Zuckerbergs aspiration to go from iPhone to psy-phone seems more like a shift in degree than kind. Yet what Ray Kurzweil once called the age of spiritual machines sometimes has to deal with the sweaty, fleshy, emotional reality of human beings as they are, particularly younger ones budding through those (so far) unavoidable heaves and surges we know as adolescence and early adulthood.
Going by these two fascinating ethnographies, even the digitally naturalised Generation Z (the kids of Gen X) are hardly ready for the direct and pure mingling of minds. Not while theres selfie-taking, sexting, cyberbullying or Yik Yakking to be done, day after day.
Yik Yak a controversial Twitter-style app which shut down in April this year provides Donna Freitass The Happiness Effect with its malevolent subtitle. Through hundreds of interviews with undergrads and graduates in 13 US colleges, Freitas lays out the regime of nervy identity construction through social media that occupies much of their emotional lives.
Nervy identity construction via social media occupies much of students emotional lives
Whether its due to their awareness that their timeline is a potential CV, or that their likes are an indicator of social status on campus, they are under pressure to display their best and most positive selves at all times. Now you dont have to wait for your 10-year high school reunion to show off how great your life is, says junior student Brandy. Its like that every day.
The anonymised Yik Yak app released a torrent of mutual abuse through some of Freitass campuses. Out from under the compulsion to display public happiness, the Repressed returned with a vengeance. Yik Yak was like a bad soap opera, said one. Another abandoned the service because I was overwhelmed by the racism and homophobia that exists on my campus.
So many of the tales here are about trying to establish some kind of autonomy over, or even just etiquette around, the endless connective demands of social media and smartphones. Ethics and mores are being established on the fly. Among Freitass students, the general attitude towards visually led dating apps where you display your wares to engage in hook-ups was an extended eewwww. For these febrile, nervy souls, steamy liaisons still need sociable encounters first.
Consistent with this reserve, the new ritual for courtly romance would seem to be the declaration that ones new boy/girlfriend is now Facebook official. When a couple agree to change their relationship status on the platform, they are (in one male students words) standing on top of a mountain and shouting it out to the world.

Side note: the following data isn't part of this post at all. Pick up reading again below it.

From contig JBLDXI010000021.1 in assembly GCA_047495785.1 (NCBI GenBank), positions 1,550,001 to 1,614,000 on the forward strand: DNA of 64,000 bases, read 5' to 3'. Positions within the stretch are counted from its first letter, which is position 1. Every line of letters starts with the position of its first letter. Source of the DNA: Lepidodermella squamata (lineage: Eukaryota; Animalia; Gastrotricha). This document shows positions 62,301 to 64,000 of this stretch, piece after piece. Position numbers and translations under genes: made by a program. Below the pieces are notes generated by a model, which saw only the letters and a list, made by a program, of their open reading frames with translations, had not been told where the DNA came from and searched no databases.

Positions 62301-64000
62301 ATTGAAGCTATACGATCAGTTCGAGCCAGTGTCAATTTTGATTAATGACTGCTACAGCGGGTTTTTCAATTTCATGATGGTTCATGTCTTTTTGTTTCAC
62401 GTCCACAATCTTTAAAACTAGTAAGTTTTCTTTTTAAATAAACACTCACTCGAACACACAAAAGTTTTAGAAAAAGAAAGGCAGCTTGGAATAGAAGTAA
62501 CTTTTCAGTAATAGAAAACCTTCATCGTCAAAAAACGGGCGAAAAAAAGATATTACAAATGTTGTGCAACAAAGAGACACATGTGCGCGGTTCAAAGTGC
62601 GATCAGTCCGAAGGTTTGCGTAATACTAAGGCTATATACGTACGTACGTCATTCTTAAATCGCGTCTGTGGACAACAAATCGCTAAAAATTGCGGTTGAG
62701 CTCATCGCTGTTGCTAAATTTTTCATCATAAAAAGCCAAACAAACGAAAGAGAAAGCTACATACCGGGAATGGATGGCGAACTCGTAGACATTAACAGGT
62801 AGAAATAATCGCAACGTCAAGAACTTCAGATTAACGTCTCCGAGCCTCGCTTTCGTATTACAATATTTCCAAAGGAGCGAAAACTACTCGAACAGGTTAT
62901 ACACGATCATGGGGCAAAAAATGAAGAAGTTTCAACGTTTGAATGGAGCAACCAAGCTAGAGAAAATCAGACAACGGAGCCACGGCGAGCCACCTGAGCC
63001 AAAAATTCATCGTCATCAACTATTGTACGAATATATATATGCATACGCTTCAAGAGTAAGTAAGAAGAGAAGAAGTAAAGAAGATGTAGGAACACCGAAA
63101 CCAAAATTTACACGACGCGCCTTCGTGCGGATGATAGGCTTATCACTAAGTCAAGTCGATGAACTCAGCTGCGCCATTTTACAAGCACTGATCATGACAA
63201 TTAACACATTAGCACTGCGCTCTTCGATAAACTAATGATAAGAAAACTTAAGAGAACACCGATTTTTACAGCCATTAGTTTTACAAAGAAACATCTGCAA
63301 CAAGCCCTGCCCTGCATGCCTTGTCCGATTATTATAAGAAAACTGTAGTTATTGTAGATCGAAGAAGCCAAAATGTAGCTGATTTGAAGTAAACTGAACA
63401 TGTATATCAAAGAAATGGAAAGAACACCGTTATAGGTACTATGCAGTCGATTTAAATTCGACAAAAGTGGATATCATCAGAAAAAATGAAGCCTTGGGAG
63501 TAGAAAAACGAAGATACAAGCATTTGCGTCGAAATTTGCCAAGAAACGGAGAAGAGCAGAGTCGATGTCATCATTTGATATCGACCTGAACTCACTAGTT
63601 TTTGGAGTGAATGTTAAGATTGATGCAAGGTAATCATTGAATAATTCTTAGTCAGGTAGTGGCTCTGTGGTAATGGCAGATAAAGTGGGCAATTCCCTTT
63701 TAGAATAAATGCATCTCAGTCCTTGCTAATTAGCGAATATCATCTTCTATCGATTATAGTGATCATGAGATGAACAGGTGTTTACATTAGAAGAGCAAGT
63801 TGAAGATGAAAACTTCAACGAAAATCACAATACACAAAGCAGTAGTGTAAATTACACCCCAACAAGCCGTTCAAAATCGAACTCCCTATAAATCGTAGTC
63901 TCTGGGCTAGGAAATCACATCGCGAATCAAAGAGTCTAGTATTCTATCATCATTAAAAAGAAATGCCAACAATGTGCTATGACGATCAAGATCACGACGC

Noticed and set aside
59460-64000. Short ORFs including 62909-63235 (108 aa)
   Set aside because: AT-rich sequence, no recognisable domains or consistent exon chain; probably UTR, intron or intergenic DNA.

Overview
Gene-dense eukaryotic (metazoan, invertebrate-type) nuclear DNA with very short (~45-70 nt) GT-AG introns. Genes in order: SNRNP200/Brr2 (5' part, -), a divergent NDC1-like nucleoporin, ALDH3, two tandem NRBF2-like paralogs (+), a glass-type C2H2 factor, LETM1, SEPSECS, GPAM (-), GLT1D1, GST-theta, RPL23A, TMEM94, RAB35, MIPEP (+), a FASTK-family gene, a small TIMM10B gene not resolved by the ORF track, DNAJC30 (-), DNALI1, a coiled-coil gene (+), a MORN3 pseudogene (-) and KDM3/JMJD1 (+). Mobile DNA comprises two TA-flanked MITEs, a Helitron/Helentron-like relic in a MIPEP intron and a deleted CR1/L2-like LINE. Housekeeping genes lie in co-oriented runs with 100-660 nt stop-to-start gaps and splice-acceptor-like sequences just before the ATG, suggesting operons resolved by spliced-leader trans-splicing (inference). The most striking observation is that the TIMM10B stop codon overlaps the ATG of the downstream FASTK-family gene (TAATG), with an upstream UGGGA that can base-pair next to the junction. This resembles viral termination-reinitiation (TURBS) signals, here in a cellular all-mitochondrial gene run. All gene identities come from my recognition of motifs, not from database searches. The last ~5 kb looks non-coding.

So far, so sweet, so familiar. The ecstasies of online communication are tempered by recognisable real-world (and real-body) anxieties and modesties.
Freitas is obviously a good pastor and counsellor to these fluttery kids, even as she mines them for research. But her matronising tone does remind you that Facebooks founding circumstance was as a campus social network, profiting from playing around with the status anxieties of Harvard University students.
The idea that the stifling managerialism behind Zuckerbergs network is seeking to enter your intimate mental life, at some stage in the neurotech future, feels like something that would invite neo-Luddism, if not outright rebellion.
One might have a romantic notion the agenda-setting SF novels of Cory Doctorow come to mind that the kids from the wrong side of the tracks would be the ones who demanded something different, less managed, more edgy, from their communication platforms. (Freitass students are clearly attending prestigious universities, where pressures to succeed keeps things normative.)
Jacqueline Ryan Vickerys book Worried About the Wrong Things has a cast of quirky, eccentric and talented young digital users, circulating in and around a working-class school near the Mexican border, with the pseudonym Freeway High. But the tale it tells is how, amid circumstances of socio-economic distress, education fails to be the haven that can generate possibilities and progress. And one predictor of school failure is whether it uses digital technology from a harm-driven rather than an opportunity-driven perspective.